IM Egdall Posted March 5, 2012 Share Posted March 5, 2012 (edited) Okay, so energy is equal to mass times the speed of light squared. The problem with reaching the speed of light in a spaceship is that the more energy you gain, the more mass you will gain and you will slow down. http://zidbits.com/2...speed-of-light/ So why does the mass affect the spaceship in space if you are weightless? I found this example helped me understand how mass increases with speed per special relativity. Hope it helps you. Astronauts in space are effectively weightless, but they still have mass. They use a contraption called an Inertial Balance Spring Scale to determine if their mass is changing during their time in space. This is a seat set on springs. An astronaut sits on the seat, grabs onto the rails, and pulls him or herself down --compressing the springs. Then the astronaut lets go. The spring scale chair then oscillates up and down as the springs release and compress. The more massive he/she is, the slower the spring scale oscillates. Now imagine a rocket in outer space with a spring scale and astronaut inside. Say the rocket flies by you at 87% the speed of light. Per special relativity, from your point-of-view time inside the rocket goes at half the rate as your time (time dilation). So you see the astronaut on the spring scale oscillating at half the rate than if the rocket were at rest. Since the spring scale oscillates slower by a factor of two, you conclude the astronaut has twice the mass than at rest. This is a relative effect. From the astronaut's point-of-view (reference frame), the uniformly moving rocket is at rest. So his/her mass is unchanged. But to you, the rocket is moving. So you see time on the rocket running at a slower rate and the astronaut's mass as greater. And the greater the rocket's velocity with respect to you, the more you see its time running slower, and the greater the astronaut's mass. The effect is not linear. It goes as the square root (1 - v ^2) where v is the velocity as a percentage of the speed of light. As the rocket's velocity, v approaches the speed of light, its mass approaches infinity. Edited March 5, 2012 by IM Egdall Link to comment Share on other sites More sharing options...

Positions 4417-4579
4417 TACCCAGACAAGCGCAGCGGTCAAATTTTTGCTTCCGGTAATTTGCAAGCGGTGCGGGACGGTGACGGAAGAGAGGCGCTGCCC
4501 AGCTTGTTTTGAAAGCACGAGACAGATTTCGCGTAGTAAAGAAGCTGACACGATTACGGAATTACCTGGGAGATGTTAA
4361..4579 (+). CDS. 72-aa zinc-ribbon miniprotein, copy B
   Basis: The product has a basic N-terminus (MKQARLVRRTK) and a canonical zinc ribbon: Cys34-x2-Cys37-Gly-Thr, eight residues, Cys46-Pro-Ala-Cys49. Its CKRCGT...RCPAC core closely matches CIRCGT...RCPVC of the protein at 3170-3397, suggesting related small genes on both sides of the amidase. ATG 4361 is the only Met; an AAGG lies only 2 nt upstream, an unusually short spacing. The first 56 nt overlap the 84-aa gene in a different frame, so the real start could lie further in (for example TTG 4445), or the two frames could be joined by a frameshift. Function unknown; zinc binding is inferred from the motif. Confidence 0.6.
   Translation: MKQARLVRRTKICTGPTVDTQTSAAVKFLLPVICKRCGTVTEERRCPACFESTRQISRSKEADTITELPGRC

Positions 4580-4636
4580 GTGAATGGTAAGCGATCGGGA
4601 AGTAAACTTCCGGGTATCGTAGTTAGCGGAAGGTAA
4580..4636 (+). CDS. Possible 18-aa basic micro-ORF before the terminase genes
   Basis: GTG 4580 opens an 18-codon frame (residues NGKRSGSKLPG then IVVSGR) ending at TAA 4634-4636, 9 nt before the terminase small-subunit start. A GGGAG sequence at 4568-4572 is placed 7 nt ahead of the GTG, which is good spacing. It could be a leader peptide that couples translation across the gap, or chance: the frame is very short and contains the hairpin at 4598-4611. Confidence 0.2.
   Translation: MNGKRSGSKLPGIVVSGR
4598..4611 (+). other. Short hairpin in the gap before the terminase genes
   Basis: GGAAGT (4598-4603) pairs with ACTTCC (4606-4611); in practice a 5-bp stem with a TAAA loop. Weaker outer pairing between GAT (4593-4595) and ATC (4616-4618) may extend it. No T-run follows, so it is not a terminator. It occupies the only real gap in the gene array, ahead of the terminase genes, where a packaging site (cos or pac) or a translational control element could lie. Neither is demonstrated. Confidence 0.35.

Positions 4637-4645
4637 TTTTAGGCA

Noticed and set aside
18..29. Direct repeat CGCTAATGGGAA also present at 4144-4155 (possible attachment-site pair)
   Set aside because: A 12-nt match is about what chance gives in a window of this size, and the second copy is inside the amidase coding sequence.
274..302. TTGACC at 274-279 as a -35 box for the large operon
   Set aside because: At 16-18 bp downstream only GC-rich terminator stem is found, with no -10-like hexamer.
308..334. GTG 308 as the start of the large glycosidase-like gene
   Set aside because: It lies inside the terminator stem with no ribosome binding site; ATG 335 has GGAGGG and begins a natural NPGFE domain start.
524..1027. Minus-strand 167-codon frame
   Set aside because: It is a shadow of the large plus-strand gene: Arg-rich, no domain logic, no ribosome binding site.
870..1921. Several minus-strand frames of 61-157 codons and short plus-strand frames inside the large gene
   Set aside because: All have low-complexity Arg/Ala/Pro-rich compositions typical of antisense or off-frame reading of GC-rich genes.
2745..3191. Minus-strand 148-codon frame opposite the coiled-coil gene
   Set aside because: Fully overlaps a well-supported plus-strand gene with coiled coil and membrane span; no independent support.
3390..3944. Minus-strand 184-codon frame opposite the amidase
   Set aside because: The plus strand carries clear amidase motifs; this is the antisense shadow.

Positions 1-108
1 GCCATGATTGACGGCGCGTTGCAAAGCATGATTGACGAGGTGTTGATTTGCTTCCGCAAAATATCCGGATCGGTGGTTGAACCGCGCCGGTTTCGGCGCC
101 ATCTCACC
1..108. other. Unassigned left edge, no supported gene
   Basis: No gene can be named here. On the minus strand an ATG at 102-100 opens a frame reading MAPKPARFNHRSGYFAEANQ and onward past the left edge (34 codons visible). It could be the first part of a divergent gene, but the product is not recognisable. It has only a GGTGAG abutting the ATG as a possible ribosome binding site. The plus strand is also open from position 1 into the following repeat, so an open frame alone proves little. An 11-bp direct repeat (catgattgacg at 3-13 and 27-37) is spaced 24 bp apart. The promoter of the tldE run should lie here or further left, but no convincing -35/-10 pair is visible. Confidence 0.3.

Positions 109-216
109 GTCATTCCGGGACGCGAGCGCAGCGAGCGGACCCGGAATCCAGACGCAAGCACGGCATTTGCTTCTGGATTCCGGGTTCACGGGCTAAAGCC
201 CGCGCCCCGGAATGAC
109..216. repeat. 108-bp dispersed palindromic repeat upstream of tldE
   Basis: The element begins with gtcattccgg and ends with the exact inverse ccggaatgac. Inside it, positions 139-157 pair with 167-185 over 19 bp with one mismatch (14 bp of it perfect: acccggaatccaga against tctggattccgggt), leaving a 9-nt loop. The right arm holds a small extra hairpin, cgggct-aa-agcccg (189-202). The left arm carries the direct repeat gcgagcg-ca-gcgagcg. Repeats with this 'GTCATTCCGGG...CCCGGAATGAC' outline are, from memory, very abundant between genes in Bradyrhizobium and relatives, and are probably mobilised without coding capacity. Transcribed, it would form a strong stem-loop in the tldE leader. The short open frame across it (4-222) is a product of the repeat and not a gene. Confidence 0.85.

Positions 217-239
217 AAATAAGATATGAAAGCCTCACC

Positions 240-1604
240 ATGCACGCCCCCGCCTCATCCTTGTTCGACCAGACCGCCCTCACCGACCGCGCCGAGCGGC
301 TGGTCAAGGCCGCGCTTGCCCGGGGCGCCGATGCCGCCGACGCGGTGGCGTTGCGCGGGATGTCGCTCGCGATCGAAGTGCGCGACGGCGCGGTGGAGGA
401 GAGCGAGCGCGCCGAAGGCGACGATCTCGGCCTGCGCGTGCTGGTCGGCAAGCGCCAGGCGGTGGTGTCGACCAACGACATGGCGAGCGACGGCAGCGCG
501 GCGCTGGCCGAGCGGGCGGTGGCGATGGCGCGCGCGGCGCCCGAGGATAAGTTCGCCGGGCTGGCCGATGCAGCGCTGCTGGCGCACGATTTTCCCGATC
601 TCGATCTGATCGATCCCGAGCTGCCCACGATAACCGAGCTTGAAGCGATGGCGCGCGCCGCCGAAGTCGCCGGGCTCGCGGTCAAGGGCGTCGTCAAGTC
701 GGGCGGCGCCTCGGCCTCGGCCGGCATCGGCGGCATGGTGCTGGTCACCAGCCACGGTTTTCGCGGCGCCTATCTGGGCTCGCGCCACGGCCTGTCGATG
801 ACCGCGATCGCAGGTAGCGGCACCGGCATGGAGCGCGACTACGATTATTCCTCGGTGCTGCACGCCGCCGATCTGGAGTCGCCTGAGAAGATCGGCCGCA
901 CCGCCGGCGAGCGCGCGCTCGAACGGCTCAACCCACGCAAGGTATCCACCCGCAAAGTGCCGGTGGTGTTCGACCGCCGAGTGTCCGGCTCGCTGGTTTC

swansont Posted March 5, 2012 Share Posted March 5, 2012 I found this example helped me understand how mass increases with speed per special relativity. Hope it helps you. Astronauts in space are effectively weightless, but they still have mass. They use a contraption called an Inertial Balance Spring Scale to determine if their mass is changing during their time in space. This is a seat set on springs. An astronaut sits on the seat, grabs onto the rails, and pulls him or herself down --compressing the springs. Then the astronaut lets go. The spring scale chair then oscillates up and down as the springs release and compress. The more massive he/she is, the slower the spring scale oscillates. Now imagine a rocket in outer space with a spring scale and astronaut inside. Say the rocket flies by you at 87% the speed of light. Per special relativity, from your point-of-view time inside the rocket goes at half the rate as your time (time dilation). So you see the astronaut on the spring scale oscillating at half the rate than if the rocket were at rest. Since the spring scale oscillates slower by a factor of two, you conclude the astronaut has twice the mass than at rest. This is a relative effect. From the astronaut's point-of-view (reference frame), the uniformly moving rocket is at rest. So his/her mass is unchanged. But to you, the rocket is moving. So you see time on the rocket running at a slower rate and the astronaut's mass as greater. And the greater the rocket's velocity with respect to you, the more you see its time running slower, and the greater the astronaut's mass. The effect is not linear. It goes as the square root (1 - v ^2) where v is the velocity as a percentage of the speed of light. As the rocket's velocity, v approaches the speed of light, its mass approaches infinity. You can't conclude that mass increases and time slows from this factor of two. Time dilation completely explains the slower oscillations in this example and the frequency varies as [math]\omega = \sqrt{\frac{k}{m}}[/math], so it wouldn't change by a factor of two anyway, if the mass changed it would slow by the square root. As D H already mentioned, the "mass increases" concept comes from not separately accounting for translational KE. It's from using m=E/c^2, where E is the total energy and m is the relativistic mass, rather than [math]E^2=m^2c^4 + p^2c^2[/math], where m is now the rest mass, which is invariant. Or in terms of momentum, you have [math]p=\gamma mv[/math] and you are redefining mass as [math]\gamma m[/math] , making it velocity-dependent. In the oscillating astronaut-on-a-spring example, if you use relativistic mass you have the curious circumstance of mass varying with time, and being dependent on the orientation of the oscillator. Link to comment Share on other sites More sharing options...